Connie Stokes, a DeKalb County Commissioner AND a Georgia real estate licensee has proposed and gotten passed an ordinance called the “Foreclosed Registry Program” requiring that all VACANT FORECLOSED properties in DeKalb County be registered with the county at an annual fee of $155 (in the written copy of the ordinance I obtained) or $175 (as reported in the Atlanta Journal Constitution) beginning in 90 days (exact date not published, but the ordinance was passed on July 27, 2010).
Supposedly, this is to stress to owners of foreclosed properties (typically banks) the requirement to maintain and secure these vacant properties in order to “prevent blight, decreased property values and crime”. As desirable as these outcomes appear, this effort is extremely burdensome on Ms. Stokes’ fellow real estate agents, and will place real estate agents squarely in the line of fire from the public and code enforcement when banks won’t or don’t attend to their properties and will “stigmatize” otherwise normal properties.
Here are the few details which are available as of today, August 9, 2010:
- “Beneficiaries”, meaning the lenders under notes secured by deeds of trust, will be required to record with DeKalb County the contact information including street address and telephone number for the person or persons directly responsible for the property.
- IF such person or persons are located Out of Area (more than 100 road/driving miles distance from the property), such person or persons must designate and retain a local individual or local property management company responsible for the security and maintenance of the property. This is where the listing agent will often come into the situation.
- This designation of a local person must state the contact information, including street address and phone number for the staff of any applicable property management or property preservation company responsible for the security, maintenance and marketing of the property.
- Such persons responsible for the property must be empowered to (1) comply with code enforcement orders issued by the County (read this as able to pay for maintenance and preservation work), (2) provide a trespass authorization upon request of local law enforcement authorities if the property is unlawfully occupied, (3) conduct weekly inspections of the property, (4) accept rental payment from tenants of the property if no management company is otherwise employed.
So far, I’m OK with this, but here comes the kicker:
- The property must contain a “posted sign with the name and 24-hour contact phone number of the local individual (read that as listing agent) or property management company responsible for the maintenance. This sign must be posted on the front of the property so it is clearly visible from the street.“
It seems, therefore, that real estate agents who list REO properties in DeKalb County will also be required to post a sign on the front of each listing stating that he/she is the person responsible for the maintenance and security of the property.
This posting of information which must be clearly visible from the street is essentially “labeling” the property as a foreclosure, even if it’s well maintained. Stigmatizing the property, if you will, and potentially branding the property as “a danger to the neighborhood”. Some are even arguing that this labeling violates the property owner’s rights. Although I understand that many neighborhoods have been decimated by the plunging sales prices of bank-owned properties (and bank-authorized short sales, to be perfectly honest), I hear from property owners that they don’t want to publicize that every third or fourth home is a foreclosure. If it has a sign posted on the front, easily visible from the street, isn’t that exactly what WILL happen?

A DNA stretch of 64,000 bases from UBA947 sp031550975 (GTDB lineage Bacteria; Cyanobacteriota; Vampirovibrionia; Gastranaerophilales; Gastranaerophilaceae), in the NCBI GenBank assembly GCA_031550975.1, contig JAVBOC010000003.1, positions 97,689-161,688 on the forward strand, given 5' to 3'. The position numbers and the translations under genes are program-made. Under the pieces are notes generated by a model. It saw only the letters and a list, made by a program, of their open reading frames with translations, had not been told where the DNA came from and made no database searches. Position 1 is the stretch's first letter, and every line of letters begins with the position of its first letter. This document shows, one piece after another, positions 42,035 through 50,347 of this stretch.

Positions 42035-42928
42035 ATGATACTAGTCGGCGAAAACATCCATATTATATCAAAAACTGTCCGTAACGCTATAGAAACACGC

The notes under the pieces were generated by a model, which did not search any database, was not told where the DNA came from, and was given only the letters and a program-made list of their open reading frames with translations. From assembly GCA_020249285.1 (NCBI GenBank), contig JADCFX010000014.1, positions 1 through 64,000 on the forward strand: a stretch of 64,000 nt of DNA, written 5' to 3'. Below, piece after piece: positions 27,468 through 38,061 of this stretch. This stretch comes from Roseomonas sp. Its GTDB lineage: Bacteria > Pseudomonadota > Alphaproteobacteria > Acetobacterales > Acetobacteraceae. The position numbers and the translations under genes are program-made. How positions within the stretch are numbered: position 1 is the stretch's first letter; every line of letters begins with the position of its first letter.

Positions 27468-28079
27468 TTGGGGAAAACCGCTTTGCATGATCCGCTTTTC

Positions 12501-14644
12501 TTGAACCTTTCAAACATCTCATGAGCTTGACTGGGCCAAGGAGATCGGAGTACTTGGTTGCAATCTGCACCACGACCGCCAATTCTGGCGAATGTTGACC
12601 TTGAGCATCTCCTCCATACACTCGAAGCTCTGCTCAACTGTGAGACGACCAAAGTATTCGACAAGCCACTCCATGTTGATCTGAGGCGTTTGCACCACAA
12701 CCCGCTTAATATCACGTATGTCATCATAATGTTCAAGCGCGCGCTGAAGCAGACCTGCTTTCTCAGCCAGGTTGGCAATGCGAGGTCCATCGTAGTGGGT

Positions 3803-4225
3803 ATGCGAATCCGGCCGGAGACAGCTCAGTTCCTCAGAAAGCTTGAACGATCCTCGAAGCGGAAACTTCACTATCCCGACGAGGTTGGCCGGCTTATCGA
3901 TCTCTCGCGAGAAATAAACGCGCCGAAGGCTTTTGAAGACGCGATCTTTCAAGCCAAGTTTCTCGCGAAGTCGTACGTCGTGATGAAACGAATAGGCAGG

My opinion is that the registry is not a bad idea so that the county Code Enforcement people know who owns the property to cite for hazardous conditions and failure to maintain the property, but posting the information on the front of the house invites passers-by to
(1) notice that the house is vacant and available for mischief,
(2) count the number of “labeled” homes in the area and use that information to justify an even lower offer,
(3) harass the real estate agent named on the posted sign rather than call county Code Enforcement to report condition issues, and
(4) in the case of vacant foreclosures owned by local banks (those within 100 driving miles of the property), BYPASS the listing agent and attempt to contact the seller directly to negotiate a sale.
None of these are good.
Failing to register the property or re-register it each January 1, if still vacant and bank-owned, can result in a $1,000 per day fine up to a maximum $100,000 fine per year. The fines and the registration fees will supposedly be used to fund more code enforcement officers.
Agents, if you have or will list REO properties in DeKalb County, please make your bank clients aware of this oncoming requirement. Connie Stokes, interviewed in the AJC, stated that registration can be done online, but no details have been released yet. I expect/hope we will read much more about this in the near future.
Tags: ann bone, atlanta, atlanta real estate, bank owned, Better Homes and Gardens Real Estate Metro Brokers, Connie Stokes, Dekalb County, Foreclosed Registry Program, foreclosure, Foreclosures, georgia, listing, Metro Brokers, real estate agent, REO, seller, stigmatized properties, vacant